You may not have noticed, but retailers across the nation have: The official holiday shopping season — the gap between Thanksgiving and Christmas — is six days shorter this year than last.

That won’t make much difference to most of us. But it could make a huge difference to America’s purveyors of jewelry, neckties and toys. Less time for shoppers to get in the holiday mood could translate into fewer total dollars spent.

Retailers have taken pre-emptive action.

You’ve probably noticed that Christmas advertising already is well in progress. Christmas-themed ads began running on television before Halloween, way back before snow arrived in northern Michigan with a loud “whump” and declared that winter had arrived.

Mother Nature ignored the calendar, which says winter officially won’t be here until Dec. 21. Retailers also ignored the calendar, which says Black Friday is a couple of weeks away.

Retailers are stretching the limits of Black Friday, officially the Friday after Thanksgiving.

Black Friday came into being as a way for retailers to kick-start the holiday shopping frenzy. But Black Friday grew into a get-in-line-early wait-a-thon that, when the doors finally opened — at 8 a.m., then 5 a.m., then midnight — transformed into a sometimes-violent competition to grab the latest electronic toy at 20 percent off.

“Black Friday” gradually has leaked earlier and earlier. This year, stores including Best Buy and Costco are offering “Black Friday” deals more than two weeks before Thanksgiving.

Early deals, combined with the usual advertising blitz, are helping get shoppers off the couch and into stores well before the actual Black Friday. The early start means the shorter-than-normal gap between Black Friday and Christmas probably won’t cut into retail profits.

A big chunk of the U.S. retail industry depends on holiday sales to punch up profits for the year. That’s why they call it Black Friday: A store may operate at a slight loss for most of the year, but consumers’ holiday spending spree turns that around and moves retailers’ bottom line from red to black.

It seems inevitable that the holiday shopping season in the future will continue to reach deeper into autumn. Thanksgiving could become a relatively invisible holiday, lost in the midst of an extended Christmas shopping season that stretches through the entire month of November.

Some stores already have installed Christmas decorations. Some of my co-workers already have put up Christmas trees in their living rooms.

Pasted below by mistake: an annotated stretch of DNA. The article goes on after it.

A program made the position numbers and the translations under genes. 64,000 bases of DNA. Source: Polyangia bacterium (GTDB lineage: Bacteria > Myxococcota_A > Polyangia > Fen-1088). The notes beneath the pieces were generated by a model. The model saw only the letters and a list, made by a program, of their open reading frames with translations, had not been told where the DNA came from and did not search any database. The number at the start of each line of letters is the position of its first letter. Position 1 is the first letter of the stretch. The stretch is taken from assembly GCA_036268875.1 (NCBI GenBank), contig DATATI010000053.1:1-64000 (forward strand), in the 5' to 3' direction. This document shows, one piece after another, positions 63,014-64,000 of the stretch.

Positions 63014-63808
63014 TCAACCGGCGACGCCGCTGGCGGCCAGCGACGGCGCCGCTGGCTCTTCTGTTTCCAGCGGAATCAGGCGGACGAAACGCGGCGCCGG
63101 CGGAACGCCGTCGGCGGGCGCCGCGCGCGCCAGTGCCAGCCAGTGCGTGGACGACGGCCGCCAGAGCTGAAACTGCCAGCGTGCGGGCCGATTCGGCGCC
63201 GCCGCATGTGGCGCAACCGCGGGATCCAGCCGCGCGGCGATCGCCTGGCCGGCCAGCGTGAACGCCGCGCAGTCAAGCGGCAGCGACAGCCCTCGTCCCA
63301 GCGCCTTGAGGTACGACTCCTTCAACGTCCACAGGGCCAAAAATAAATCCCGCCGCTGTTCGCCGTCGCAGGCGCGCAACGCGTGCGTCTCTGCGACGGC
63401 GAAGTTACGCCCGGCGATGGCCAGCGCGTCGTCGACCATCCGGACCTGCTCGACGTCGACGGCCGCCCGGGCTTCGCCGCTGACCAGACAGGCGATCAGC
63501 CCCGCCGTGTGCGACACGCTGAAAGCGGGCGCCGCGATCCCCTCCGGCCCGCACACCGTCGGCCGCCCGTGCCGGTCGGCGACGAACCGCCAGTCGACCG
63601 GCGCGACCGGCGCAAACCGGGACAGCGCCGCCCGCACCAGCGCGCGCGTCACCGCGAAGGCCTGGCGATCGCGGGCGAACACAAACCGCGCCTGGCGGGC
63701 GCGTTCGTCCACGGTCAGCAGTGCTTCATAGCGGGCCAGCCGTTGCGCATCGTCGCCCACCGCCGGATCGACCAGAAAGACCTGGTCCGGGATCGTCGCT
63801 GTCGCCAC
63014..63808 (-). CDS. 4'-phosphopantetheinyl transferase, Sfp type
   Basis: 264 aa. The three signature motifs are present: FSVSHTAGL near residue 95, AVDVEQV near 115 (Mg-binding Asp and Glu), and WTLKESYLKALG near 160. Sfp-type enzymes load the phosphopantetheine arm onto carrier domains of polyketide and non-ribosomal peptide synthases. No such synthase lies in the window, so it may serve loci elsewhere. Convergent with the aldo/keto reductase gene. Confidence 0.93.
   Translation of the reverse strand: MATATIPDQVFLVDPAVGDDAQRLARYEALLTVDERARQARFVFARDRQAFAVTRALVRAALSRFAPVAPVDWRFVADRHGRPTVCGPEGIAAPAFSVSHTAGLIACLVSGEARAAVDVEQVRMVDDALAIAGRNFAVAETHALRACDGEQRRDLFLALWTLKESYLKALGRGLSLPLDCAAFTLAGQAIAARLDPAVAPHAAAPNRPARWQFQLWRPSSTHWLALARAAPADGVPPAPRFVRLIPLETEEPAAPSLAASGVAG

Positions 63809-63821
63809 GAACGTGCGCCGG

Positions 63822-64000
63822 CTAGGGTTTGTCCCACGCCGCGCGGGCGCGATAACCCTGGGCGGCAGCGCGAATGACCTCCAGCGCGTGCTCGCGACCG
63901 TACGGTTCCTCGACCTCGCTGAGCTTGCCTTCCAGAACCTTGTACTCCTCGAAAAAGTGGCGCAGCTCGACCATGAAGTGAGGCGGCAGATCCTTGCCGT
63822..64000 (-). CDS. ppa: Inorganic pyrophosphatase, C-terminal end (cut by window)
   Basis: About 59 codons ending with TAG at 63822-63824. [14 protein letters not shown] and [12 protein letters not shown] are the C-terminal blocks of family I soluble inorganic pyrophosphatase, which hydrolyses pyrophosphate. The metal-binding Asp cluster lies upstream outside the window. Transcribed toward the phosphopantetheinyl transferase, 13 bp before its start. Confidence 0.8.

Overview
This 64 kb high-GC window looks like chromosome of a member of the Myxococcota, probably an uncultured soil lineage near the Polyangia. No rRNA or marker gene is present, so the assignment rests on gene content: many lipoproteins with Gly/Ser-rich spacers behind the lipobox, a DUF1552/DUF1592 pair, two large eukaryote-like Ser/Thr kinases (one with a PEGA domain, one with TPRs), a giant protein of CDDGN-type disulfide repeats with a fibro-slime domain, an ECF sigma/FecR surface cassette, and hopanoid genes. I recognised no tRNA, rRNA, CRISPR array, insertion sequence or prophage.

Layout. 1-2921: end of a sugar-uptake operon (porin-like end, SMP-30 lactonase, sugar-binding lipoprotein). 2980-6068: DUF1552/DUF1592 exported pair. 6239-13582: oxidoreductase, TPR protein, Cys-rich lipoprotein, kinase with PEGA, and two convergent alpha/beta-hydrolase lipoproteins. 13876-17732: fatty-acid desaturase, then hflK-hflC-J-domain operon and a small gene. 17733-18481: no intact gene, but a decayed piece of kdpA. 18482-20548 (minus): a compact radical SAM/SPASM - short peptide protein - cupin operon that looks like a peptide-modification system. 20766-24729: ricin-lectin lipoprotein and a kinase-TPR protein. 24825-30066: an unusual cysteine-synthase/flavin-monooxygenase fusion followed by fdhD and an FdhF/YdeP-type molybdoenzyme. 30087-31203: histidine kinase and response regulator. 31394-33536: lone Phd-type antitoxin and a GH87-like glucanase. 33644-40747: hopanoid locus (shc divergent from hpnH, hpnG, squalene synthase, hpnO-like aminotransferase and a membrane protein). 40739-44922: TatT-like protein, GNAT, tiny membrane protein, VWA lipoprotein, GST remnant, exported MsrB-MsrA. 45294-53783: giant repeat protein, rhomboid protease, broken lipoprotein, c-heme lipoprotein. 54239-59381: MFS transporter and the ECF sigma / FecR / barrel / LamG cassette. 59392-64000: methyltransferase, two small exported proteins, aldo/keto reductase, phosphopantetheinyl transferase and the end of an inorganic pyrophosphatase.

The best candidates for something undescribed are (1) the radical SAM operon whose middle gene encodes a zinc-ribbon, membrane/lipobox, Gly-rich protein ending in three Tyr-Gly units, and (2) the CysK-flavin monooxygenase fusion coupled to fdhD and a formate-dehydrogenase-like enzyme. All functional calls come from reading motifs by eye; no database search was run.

I like to keep my holidays separate — that’s part of what makes them special. I suspect I’m a social outlier in this feeling. Society in general tends to spread out festivities. Once relegated strictly to July 4th, fireworks now light up the sky many days of the year. Spring break, once strictly a week-long break for students, now is a week-long vacation for many adults and families.

The ever-growing length of the Christmas celebration — both personal and retail — strikes me as dilution of a powerful seasonal joy. Call me a Grinch, but I like to celebrate Christmas on Christmas, Thanksgiving on Thanksgiving. When the Christmas spirit takes hold in early November, the power of Thanksgiving seems diminished. That feeling probably stems from my tendency to compartmentalize, to keep different things in different mental boxes.

Thanksgiving and Christmas share a common foundation of giving and sharing, and I’m totally in tune with that — the two holidays belong on the same mental shelf of celebration. But I intend to keep the two holidays in separate boxes on that shelf, each to be taken down and enjoyed at their designated times.

One is for giving thanks and eating turkey. The other is for giving gifts and eating ham.

This year’s short time span between Thanksgiving and Christmas won’t affect my holiday shopping habits.

I always split my holiday shopping between the stuff I purchase way ahead of time and the stuff I buy at the last minute. I already bought one item on my Christmas list, so I’m half done. As usual, I’ll buy the other item on Christmas Eve.

Contact Business Editor Dan Nielsen at 231-933-1467 or

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